At Concert Pharmaceuticals, we went on to build a pipeline, progress multiple programs into the clinic, raise a lot of capital and do a series of interesting deals. I couldn’t have imagined any of this as Roger, Nancy Stuart and I shared the tiny Regus office in Burlington on my first day. The lesson for me was the importance of working with world class scientists that have a bold visionwhile recognizing that the path to value may have a lot of twists and turns. As Sheryl Sandberg noted, “If you’re offered a seat on a rocket ship, don’t ask what seat. Just get on.”
My next lucky break came in 2008 in the midst of the recession with a meeting with Bruce Booth at Atlas Venture who paired me with Rosana Kapeller and Gerry Harriman to shape an embryonic Nimbus Therapeutics. Like other Atlas companies, Nimbus embodies the Atlas philosophy of grounding companies with the highest quality science while being unafraid to do the thesis bearing experiment. This has resulted in successful failures because management focused on unearthing scientific truth rather than prolonging the financing merry-go-round. This type of intellectual rigor and efficiency strongly resonates with me because I believe that our most valuable currency is our time. It is critical for me that I am investing this valuable resource in activities that have the highest likelihood of leading to a new medicine. This is where the business mindset can be important: while I appreciate cool science more than most, if we aren’t progressing towards data that can help the business make decisions, we aren’t making the right investments.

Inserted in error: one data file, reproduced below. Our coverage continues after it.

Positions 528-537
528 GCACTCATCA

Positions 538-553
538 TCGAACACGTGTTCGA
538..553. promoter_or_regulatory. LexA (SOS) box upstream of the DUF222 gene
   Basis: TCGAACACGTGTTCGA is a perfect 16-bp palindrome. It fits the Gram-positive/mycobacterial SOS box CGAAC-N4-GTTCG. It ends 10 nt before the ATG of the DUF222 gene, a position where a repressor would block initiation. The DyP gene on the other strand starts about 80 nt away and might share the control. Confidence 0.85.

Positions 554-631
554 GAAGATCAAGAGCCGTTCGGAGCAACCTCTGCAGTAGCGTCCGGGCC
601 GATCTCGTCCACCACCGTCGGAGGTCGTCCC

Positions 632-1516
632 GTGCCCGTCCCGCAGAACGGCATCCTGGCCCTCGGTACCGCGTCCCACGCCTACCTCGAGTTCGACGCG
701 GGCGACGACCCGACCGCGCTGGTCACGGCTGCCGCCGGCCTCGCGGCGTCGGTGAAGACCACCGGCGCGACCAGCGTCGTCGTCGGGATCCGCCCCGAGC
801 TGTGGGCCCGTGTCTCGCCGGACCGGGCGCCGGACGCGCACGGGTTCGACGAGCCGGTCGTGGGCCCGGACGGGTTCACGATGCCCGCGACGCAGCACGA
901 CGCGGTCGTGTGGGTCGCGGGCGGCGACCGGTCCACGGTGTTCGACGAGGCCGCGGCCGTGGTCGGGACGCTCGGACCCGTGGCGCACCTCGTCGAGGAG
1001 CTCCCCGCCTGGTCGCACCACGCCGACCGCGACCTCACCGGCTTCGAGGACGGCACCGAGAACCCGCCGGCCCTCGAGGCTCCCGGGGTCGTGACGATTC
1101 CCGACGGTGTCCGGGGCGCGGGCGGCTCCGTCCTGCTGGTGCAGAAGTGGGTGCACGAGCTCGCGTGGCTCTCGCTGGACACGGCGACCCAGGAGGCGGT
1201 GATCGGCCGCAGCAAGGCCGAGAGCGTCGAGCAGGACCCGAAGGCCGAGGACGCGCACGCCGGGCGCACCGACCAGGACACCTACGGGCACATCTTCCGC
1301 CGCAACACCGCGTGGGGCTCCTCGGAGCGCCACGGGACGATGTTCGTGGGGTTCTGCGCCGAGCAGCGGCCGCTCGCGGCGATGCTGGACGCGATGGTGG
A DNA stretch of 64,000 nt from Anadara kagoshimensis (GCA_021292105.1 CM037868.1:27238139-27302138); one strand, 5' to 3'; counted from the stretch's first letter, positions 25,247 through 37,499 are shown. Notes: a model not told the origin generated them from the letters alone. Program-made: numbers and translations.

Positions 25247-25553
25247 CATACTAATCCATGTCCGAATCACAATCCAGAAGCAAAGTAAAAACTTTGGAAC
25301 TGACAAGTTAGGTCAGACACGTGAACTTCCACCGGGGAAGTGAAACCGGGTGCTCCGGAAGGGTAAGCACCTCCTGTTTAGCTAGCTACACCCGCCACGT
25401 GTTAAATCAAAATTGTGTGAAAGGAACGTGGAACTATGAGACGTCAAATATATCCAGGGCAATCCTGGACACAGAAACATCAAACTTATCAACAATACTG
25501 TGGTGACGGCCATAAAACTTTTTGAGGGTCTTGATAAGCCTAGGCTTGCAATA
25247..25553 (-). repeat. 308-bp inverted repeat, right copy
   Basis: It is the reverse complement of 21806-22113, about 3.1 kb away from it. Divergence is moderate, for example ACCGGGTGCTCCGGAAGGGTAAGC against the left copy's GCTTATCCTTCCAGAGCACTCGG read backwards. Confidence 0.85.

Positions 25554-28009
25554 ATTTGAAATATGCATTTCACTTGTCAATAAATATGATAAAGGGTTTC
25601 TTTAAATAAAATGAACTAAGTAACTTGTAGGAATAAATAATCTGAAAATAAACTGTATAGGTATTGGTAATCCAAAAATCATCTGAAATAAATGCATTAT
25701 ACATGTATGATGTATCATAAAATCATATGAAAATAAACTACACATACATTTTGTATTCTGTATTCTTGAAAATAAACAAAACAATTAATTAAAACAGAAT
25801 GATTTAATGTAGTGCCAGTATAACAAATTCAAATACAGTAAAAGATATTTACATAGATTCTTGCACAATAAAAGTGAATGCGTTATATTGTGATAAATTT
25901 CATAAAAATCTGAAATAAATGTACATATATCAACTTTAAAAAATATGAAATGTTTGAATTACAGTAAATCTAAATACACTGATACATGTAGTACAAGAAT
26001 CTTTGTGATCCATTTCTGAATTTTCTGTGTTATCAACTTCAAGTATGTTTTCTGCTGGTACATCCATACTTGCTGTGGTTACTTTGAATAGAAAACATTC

Creating value in this industry takes a long time and this means there can be a long “incubation period” between decision and demonstrable impact. A project decision early in a company’s life can have dramatic, unforeseen consequences 5 years later. Despite the up and to the right value curve often portrayed, and the “we knew it all along” post hoc rationalization, every biotech company goes through ups and downs. Dealing with adversity is the best teacher as we found when raising Nimbus’ Series A during the depressed financial markets in 2010. Sticking through the tough times to gain those learnings is something that’s happening far less in this overheated job market. If a company has even the slightest hiccup, business executives are soon loose in the saddle and are lured away to another company. This prevents the critical learning cycle between decision and effect that allows a business leader to learn from mistakes. I admit my personal motivations and biases are strongly apparent here. There’s certainly a lot of money to be made by making career decisions like a stock picker: work for the next company to go IPO and then leave to go to the next. However, you are never going to learn the true skills of leadership, entrepreneurship and company-building.